Upon arriving back in the village, I made a quick tally of species: 95 definites, 2 heard only and 2 possibles. A good tally for a busy day.
male stonechat, Kelling Quags. Note colour ringed, details forwarded to BTO

Female stonechat towards Muckleborough Hill.
Edit: just received details of the ringed male stonechat. It was ringed as a juvenile at Kelling Heath 06.07.12 and then paired up with a local unringed female at bred successfully at Weybourne Camp in both 2013 and 2014. So, very much a local bird.
Species list;
little grebe, gannet, cormorant, little egret, great whie egret, grey heron, spoonbill, mute swan, pink foot goose, canada goose, greylag goose, shelduck, mallard, gadwall, pintail, shoveler, wigeon, teal, garganey, pochard, tufted duck, common scoter, marsh harrier, common buzzard, sparrow hawk, kestrel, hobby, peregrine, red  legged partridge, grey partridge, pheasant, water rail (heard), moorhen, coot, oystercatcher, avocet, ringed plover, golden plover, lapwing, knot, turnstone, dunlin, curlew sandpiper, little stint, green sandpiper, redshank, spotted redshank, greenshank, black tailed godwit, curlew (50 species) snipe, ruff, arctic skua, black headed gull, common gull, herring gull, lesser black backed gull, greater black backed gull, sandwich tern, common tern (60 sp) stock dove, wood pigeon, collared dove, swallow, house martin, meadow pipit, pied wagtail, grey wagtail, wren, dunnock (70 sp) robin, wheatear (probable) whinchat, stonechat, blackbird, blackcap, whitethroat,cetti'swarbler (heard), reed warbler, willow warbler (80 sp) chiffchaff, great tit, blue tit, long tailed tit, bearded reedling, magpie, jay, jackdaw, rook, carrion crow (90 sp)starling, house sparrow, chaffinch, linnet, goldfinch, greenfinch, reed bunting, yellowhammer + cuckoo possible, making it 99 species for theday if you count the possible and probable. I do as neither are year listers etc and 99 is a good total. Oh for a grey plover, song thrush or common sandpiper to help make the ton.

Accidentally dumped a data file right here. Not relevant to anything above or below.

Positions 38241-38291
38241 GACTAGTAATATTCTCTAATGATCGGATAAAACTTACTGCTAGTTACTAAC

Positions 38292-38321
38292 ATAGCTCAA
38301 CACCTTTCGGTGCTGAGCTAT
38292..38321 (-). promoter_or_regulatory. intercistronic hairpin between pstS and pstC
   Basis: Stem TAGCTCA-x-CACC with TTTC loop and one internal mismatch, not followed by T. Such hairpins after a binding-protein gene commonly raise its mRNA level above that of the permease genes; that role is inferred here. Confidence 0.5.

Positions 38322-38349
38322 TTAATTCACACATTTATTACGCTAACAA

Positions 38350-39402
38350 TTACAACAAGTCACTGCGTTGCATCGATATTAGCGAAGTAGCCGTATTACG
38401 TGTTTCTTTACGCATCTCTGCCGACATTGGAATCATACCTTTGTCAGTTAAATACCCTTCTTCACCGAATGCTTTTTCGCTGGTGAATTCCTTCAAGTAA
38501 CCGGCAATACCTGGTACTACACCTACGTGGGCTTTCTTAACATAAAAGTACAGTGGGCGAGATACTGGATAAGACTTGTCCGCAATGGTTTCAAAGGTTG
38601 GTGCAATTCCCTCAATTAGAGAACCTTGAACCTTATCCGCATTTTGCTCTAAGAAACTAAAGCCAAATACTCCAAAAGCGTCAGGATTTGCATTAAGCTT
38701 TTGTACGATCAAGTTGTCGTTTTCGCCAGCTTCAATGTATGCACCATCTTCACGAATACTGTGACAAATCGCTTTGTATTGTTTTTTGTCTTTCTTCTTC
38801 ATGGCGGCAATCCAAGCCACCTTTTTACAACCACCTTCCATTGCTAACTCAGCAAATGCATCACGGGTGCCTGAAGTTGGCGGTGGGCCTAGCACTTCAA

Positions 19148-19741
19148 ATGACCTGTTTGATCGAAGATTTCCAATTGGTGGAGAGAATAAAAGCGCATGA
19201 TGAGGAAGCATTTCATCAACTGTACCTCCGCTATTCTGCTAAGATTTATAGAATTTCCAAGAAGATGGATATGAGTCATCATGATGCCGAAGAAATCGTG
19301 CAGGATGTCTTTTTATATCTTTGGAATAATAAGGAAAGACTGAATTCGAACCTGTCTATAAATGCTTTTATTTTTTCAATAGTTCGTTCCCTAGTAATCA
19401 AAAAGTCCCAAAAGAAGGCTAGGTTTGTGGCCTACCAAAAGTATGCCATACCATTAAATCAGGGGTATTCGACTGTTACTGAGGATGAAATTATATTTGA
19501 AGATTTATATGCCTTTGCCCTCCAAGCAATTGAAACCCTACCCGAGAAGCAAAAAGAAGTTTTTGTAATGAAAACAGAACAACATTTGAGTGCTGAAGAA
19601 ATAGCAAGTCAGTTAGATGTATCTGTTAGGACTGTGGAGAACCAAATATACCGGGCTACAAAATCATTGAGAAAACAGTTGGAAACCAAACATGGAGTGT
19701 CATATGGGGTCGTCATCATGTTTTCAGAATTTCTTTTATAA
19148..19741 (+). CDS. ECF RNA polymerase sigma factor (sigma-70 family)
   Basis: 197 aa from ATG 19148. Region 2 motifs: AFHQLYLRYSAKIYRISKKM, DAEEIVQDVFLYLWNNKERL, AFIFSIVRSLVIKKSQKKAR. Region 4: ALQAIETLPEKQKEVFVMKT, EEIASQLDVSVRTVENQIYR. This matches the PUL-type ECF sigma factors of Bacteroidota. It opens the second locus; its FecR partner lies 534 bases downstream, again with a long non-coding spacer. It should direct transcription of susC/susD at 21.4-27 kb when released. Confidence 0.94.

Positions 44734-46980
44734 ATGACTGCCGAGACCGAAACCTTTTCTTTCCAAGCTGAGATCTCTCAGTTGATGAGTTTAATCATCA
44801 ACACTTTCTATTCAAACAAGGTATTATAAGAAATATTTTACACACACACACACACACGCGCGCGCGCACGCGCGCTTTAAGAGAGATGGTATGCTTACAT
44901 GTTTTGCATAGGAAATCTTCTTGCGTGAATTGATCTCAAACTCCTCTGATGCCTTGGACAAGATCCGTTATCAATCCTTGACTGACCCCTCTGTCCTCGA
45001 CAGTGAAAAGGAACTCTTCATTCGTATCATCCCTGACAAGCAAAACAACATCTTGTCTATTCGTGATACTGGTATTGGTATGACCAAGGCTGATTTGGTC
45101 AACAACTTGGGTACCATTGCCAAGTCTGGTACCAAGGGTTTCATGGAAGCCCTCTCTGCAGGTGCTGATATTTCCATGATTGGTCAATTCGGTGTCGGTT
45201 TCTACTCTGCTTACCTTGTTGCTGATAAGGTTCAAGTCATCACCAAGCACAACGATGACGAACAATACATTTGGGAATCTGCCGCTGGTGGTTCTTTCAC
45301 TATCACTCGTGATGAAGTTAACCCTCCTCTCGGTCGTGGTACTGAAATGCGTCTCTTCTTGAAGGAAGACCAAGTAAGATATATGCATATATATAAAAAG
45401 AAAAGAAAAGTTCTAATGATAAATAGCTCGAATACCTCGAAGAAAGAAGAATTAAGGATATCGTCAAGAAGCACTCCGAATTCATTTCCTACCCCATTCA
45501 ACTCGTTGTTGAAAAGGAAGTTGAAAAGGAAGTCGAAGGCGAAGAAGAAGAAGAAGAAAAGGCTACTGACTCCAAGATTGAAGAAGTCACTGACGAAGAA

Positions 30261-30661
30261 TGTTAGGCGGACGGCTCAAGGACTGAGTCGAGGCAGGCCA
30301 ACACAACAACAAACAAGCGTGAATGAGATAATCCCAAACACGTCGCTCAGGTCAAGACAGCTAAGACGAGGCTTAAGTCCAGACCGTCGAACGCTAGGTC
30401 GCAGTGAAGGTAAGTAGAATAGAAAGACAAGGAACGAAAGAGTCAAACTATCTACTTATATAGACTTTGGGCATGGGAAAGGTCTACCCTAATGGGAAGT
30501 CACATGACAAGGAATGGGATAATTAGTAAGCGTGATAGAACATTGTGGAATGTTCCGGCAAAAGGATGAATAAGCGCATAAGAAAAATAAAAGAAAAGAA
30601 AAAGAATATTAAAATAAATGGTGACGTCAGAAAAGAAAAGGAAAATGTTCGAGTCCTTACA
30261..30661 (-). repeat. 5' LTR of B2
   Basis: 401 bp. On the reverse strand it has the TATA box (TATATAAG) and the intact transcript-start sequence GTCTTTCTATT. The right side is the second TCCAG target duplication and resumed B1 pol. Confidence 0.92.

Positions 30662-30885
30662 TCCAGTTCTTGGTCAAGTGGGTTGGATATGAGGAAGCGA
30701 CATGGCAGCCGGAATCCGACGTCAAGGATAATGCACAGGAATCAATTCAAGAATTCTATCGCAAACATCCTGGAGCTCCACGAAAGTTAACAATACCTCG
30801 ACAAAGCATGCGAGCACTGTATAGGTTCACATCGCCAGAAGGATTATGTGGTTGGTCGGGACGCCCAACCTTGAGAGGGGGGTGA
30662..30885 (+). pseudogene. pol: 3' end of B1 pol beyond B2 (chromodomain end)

However, I know Adrian got red backed shrike earlier today, so I am sure he will pass 110 species for his 5 day stay. Good luck with those woodpeckers!

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This is me

This is me
At the end of another Norfolk Coastal footpath walk. 47 miles, 3 days 99 species of bird

Caley Wood view

Caley Wood view
sunshine through the canopy 29.05.08

A walk along the Warta Valley, Poznan, Poland. Feb 2007

A walk along the Warta Valley, Poznan, Poland. Feb 2007
Best birds on this walk: black and middle spotted woodpecker and short toed treecreeper

About Me

My photo
A primary school teacher for 30 years, I retired from teaching in July 2009 to set up my own science enhancement and communication company. The Primary Works offers science clubs, workshops and staged science shows nationwide. I have always been interested in bird watching since my early years. Apparently my first tick was after inquiring about a chaffinch and then receiving the Observer book of birds. By the age of 9 I had moved on to Tory Peterson's collins guide and was now involved on YOC birding holidays to Northumbria, Essex coast, Slimbridge and Yorkshire. My twitching rule is that I will willingly travel 1km for each gram the bird weighs. However, I have had many rarities just by being in the right place. I have travelled widely throughout Europe and also visited Australia and Sri Lanka. Further European destinations are planned and a bigger trip to The Crimea was planned for 2014 but now not possible. so 2014: Sri Lanka in January, Poland in April, Madeira in June and The Camargue in July. So far 2015 has been Sri Lanka in Jan, Poland in Feb, Sri Lanka in April and The Camargue coming up in 1st week of September.

Grey heron

Grey heron
Over the allotment 28.09.08

Southern Hawker

Southern Hawker
Ridge footpath 27.08.08

Juvenile green woodpecker (17.08.08)

Juvenile green woodpecker (17.08.08)
Note the stripes, denoting a bird fledged this year.

common blue

common blue
Ash Valley G.C. 15.08.08

Indian balsam (impatiens glandulifera)

Indian balsam (impatiens glandulifera)
River Ash

azure damselfly

azure damselfly
River Ash 28.07.08